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Exporter slams UU decision to close languages school

By Margaret Canning

Published 09/09/2015

Northern Ireland Chamber of Commerce chief executive Ann McGregor said the closure of the UU department would mean
Northern Ireland Chamber of Commerce chief executive Ann McGregor said the closure of the UU department would mean "extremely limited" teaching of languages at higher education level

A Co Tyrone company which exports machinery to 80 countries around the world has hit out at the decision by Ulster University to close its modern languages school.

CDE Global in Cookstown, which posted pre-tax profits of £1.6m in 2014, said language skills were "crucial to its business development".

The firm employs 140 people in the design, manufacture and sale of sand and aggregate cleaning equipment from construction to wine bottle manufacturers.

And the Northern Ireland Chamber of Commerce also said the closure of the department was a setback to exporters.

CDE Global managing director Brendan McGurgan said the UU's decision - compounded by Queen's earlier decision to axe its German course - would have a direct impact on his business.

The UU has said existing language students at its school in Coleraine would be able to finish their courses, as would those who were starting in first year this month.

But it will ultimately close down following an £8.6m cut to its subsidy from the Department for Employment and Learning.

Queen's University announced six years ago it was closing its German department.

Mr McGurgan said: "We export 100% of our equipment, with 75% outside the UK, and we rely heavily on local people who have a working proficiency of foreign languages to build relationships with clients all over the world.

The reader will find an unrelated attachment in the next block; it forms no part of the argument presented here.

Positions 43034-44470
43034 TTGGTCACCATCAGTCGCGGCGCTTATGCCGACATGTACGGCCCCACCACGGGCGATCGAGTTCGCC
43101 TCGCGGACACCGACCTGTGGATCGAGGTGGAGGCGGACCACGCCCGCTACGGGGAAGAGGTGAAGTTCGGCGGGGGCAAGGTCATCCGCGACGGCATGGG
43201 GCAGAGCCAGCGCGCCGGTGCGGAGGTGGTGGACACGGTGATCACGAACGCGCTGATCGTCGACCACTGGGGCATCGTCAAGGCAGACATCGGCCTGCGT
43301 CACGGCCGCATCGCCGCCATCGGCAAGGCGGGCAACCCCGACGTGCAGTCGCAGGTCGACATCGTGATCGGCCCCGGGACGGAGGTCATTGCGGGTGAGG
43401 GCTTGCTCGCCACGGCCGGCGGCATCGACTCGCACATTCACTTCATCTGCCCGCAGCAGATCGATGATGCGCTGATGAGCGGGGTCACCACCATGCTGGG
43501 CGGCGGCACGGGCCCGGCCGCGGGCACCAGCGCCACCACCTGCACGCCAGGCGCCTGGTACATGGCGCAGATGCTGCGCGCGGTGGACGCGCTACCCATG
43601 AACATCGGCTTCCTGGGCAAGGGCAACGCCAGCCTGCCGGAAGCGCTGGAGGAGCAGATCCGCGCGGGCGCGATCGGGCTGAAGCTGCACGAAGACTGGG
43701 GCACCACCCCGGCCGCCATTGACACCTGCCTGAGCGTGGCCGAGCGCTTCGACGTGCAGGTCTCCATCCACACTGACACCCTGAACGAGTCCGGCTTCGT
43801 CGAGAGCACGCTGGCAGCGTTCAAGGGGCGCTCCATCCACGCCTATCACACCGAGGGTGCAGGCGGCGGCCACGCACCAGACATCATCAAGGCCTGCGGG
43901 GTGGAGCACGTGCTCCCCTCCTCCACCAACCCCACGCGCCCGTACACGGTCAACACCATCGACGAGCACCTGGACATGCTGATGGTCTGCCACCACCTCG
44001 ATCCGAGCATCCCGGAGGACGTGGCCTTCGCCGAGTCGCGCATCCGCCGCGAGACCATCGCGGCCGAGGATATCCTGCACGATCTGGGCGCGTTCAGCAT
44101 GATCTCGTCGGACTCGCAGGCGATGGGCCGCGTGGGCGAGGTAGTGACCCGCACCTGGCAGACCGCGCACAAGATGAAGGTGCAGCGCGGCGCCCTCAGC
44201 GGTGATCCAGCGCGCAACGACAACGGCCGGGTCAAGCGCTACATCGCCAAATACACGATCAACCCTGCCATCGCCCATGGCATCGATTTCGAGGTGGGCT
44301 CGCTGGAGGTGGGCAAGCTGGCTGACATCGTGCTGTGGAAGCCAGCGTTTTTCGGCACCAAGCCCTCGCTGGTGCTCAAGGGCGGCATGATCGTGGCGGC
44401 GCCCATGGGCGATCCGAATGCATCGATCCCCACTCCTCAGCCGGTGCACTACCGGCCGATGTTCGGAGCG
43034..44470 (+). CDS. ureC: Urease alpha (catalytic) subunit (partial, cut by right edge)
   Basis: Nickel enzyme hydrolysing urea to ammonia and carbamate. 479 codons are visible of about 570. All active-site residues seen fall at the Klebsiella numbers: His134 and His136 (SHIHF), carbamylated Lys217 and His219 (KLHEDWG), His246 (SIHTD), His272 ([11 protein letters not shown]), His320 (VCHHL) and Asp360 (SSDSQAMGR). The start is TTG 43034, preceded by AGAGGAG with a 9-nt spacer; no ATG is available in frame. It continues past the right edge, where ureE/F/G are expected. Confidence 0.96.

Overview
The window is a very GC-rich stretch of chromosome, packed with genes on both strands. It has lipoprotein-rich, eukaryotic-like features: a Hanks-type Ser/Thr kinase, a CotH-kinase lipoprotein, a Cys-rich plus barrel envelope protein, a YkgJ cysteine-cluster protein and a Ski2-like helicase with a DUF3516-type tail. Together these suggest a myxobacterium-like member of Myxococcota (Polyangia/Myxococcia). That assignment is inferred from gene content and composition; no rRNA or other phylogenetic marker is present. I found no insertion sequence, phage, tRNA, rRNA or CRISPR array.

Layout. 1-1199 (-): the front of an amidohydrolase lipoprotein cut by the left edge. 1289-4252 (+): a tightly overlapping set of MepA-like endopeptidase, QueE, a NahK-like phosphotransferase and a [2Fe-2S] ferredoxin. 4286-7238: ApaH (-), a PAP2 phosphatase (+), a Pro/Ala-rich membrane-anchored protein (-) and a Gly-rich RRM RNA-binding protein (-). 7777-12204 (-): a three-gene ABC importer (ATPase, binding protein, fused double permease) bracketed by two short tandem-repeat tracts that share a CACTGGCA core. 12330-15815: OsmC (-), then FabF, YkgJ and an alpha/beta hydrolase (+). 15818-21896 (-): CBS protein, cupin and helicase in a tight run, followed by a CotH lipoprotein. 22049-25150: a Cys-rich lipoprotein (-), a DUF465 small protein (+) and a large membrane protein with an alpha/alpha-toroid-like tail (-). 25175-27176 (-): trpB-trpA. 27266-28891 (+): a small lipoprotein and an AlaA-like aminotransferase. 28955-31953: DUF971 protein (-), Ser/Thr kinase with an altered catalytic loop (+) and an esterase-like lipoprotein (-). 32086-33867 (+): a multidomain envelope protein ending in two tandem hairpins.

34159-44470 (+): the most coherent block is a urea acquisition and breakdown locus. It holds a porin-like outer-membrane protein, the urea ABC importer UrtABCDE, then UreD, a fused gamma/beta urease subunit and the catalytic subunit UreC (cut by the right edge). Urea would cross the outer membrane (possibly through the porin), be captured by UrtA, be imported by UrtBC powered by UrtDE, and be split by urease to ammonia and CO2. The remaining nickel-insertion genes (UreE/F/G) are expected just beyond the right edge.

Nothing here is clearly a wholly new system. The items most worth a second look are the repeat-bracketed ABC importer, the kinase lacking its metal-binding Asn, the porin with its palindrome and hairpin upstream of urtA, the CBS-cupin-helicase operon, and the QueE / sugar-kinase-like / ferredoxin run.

"We're in the early stages of a development strategy across a number of export markets and we take pride in being able to offer new recruits the opportunity to travel and secure fast-tracked careers. In this year alone we have sold equipment as far afield as the US and Canada, Brazil, Australia, India, Iceland and Sweden to name a few."

And Mr McGurgan added: "Languages are essential to our business development."

He said the changes to languages provision would create "greater challenges" for its recruitment.

"Northern Ireland already lacks strong language skills and this latest development is a further knock for exporting companies."

Northern Ireland Chamber of Commerce chief executive Ann McGregor said the closure of the UU department would mean "extremely limited" teaching of languages at higher education level.

She said: "Given the drive to increase exports this is very concerning and will add to the export challenge already experienced by companies who also find it a challenge to source staff with international sales training."

Belfast Telegraph

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